[0019] The propylene-based polymer (A) used for the base layer (i) and surface layer (ii) is not specifically limited provided that it contains propylene monomer. For example, the polymer (A) may be a propylene homopolymer in which propylene only is polymerized, or polymer (A) may be a propylene copolymer in which propylene and other polymerizable monomers are co-polymerized. A preferred propylene-based polymer (A) comprises propylene monomer in an amount of 50 wt % or above, more preferably 60 wt % or above, and still more preferably 65 wt % or above. Specific examples of polymer (A) include a random copolymer (a1) comprising 2 to 10 wt % of ethylene and 90 to 98 wt % of propylene; a random copolymer (a2) containing 0 to 5 wt % of ethylene, 8 to 30 wt % of butene-1, and 92 to 65 wt % of propylene; a random copolymer (a3) containing 0 to 5 wt % of ethylene, 98.5 to 65 wt % of propylene and 0 to 30 wt % of butene-1; and propylene homopolymer (a4). Propylene homopolymer (a4) is especially preferred. The propylene-based polymer (A) preferably has a melt flow rate (measured at 230° C., 2.16 kg load) of 0.5 to 30 g/10 min. It should now be noted that, in this specification, any notation for expressing a numerical range using the word “to” indicates a range inclusive of the values placed before and after the word “to.”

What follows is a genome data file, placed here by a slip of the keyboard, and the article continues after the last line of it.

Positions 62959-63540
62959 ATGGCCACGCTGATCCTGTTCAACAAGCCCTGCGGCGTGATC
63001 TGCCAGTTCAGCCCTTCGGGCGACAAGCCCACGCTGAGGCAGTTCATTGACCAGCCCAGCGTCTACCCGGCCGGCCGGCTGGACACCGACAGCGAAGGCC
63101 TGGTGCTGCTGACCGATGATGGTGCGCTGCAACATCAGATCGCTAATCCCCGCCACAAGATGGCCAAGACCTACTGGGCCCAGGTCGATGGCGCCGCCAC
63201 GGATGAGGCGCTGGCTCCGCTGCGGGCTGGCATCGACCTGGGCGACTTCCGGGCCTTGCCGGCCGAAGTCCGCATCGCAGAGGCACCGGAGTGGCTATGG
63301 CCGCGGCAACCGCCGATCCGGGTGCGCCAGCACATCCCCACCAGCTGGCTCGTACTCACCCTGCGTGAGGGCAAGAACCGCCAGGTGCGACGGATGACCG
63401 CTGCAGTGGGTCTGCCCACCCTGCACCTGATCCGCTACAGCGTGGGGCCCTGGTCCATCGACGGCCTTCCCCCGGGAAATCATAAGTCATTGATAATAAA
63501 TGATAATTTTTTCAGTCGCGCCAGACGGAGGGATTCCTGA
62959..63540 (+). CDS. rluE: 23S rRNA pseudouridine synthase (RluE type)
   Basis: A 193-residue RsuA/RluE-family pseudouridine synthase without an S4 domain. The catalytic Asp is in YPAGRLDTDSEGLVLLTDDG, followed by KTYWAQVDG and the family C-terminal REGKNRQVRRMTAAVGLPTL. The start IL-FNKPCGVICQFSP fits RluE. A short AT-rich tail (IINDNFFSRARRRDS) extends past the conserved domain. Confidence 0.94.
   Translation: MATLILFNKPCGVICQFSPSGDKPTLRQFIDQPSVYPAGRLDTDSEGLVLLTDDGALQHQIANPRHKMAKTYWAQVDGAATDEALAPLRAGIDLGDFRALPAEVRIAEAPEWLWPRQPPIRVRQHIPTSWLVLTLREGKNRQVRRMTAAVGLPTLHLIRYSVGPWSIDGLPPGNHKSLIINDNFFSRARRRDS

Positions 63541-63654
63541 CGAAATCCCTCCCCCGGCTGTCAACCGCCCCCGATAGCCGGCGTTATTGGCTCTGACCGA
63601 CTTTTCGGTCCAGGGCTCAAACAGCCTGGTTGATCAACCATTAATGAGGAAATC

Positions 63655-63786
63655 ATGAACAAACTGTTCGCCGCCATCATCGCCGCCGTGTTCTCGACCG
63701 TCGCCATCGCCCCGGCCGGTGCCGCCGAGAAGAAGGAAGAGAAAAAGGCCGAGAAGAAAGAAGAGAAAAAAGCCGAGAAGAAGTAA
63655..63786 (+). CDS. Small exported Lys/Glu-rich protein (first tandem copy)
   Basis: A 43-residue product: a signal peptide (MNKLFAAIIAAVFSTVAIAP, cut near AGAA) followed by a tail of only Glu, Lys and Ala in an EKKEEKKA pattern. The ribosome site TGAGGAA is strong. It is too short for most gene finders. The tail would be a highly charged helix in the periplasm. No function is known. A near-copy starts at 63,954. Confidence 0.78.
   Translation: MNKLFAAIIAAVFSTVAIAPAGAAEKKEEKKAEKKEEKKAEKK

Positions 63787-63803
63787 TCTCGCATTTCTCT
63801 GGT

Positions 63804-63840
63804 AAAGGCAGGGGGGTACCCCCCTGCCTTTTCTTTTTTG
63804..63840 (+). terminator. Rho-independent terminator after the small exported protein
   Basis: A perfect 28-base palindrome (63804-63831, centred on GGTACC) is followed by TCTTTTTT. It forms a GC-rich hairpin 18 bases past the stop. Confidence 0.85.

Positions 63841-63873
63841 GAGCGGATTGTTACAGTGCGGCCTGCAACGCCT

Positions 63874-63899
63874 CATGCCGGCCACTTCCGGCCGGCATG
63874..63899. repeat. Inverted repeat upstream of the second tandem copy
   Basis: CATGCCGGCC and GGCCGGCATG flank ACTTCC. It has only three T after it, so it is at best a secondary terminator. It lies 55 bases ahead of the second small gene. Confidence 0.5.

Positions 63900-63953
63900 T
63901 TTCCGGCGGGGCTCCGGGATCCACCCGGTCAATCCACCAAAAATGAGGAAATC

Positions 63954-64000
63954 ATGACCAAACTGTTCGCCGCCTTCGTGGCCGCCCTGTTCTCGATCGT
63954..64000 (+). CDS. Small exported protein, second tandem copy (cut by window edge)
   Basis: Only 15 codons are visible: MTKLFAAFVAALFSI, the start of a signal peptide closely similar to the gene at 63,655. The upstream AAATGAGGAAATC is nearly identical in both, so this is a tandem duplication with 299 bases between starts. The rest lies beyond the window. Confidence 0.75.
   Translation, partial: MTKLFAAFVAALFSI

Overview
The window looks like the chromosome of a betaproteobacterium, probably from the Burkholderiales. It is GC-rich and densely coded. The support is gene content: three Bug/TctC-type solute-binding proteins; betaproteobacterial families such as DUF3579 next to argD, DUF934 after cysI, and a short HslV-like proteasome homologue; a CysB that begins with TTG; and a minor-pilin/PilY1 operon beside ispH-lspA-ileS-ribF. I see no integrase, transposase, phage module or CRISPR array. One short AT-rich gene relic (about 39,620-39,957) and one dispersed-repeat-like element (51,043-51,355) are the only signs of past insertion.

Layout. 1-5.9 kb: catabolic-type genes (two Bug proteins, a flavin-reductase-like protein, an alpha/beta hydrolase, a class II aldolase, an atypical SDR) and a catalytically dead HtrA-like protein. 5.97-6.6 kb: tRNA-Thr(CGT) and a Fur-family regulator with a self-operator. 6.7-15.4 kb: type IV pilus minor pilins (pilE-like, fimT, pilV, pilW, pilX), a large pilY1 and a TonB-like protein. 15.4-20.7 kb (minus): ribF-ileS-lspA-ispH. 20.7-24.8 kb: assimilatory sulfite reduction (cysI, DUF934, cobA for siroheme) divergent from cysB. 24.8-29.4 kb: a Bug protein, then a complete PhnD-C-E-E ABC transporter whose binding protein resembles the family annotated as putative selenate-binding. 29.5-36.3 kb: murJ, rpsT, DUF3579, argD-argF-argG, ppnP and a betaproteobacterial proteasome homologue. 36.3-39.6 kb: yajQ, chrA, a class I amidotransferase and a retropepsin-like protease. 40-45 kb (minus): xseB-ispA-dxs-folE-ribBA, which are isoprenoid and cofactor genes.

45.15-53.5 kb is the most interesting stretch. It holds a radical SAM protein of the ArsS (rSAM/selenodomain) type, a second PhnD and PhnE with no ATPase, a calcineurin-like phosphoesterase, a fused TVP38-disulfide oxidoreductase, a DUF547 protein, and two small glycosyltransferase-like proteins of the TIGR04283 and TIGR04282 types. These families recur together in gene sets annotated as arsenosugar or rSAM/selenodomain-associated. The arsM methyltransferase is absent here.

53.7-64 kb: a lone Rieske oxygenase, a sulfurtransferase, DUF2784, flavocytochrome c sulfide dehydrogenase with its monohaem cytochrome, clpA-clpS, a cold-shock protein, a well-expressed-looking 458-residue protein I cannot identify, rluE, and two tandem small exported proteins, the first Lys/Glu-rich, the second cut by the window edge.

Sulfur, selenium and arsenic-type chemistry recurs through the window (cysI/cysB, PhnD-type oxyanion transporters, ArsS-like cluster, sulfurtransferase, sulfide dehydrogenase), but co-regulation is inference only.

[0020] The polybutene-1 (B) used for the base layer (i) and surface layer (ii) are not specifically limited. For example, polybutene-1 (B) may be a crystalline homo-polybutene-1, or may be a copolymer comprising a small amount (e.g., 20 wt % or less) of a co-monomer, as long as the polymer retains its crystallinity. Examples of suitable co-monomer include ethylene, propylene and pentene-1. Polybutene-1 (B) preferably has a melt flow rate of 1 g/10 min or above (measured as above).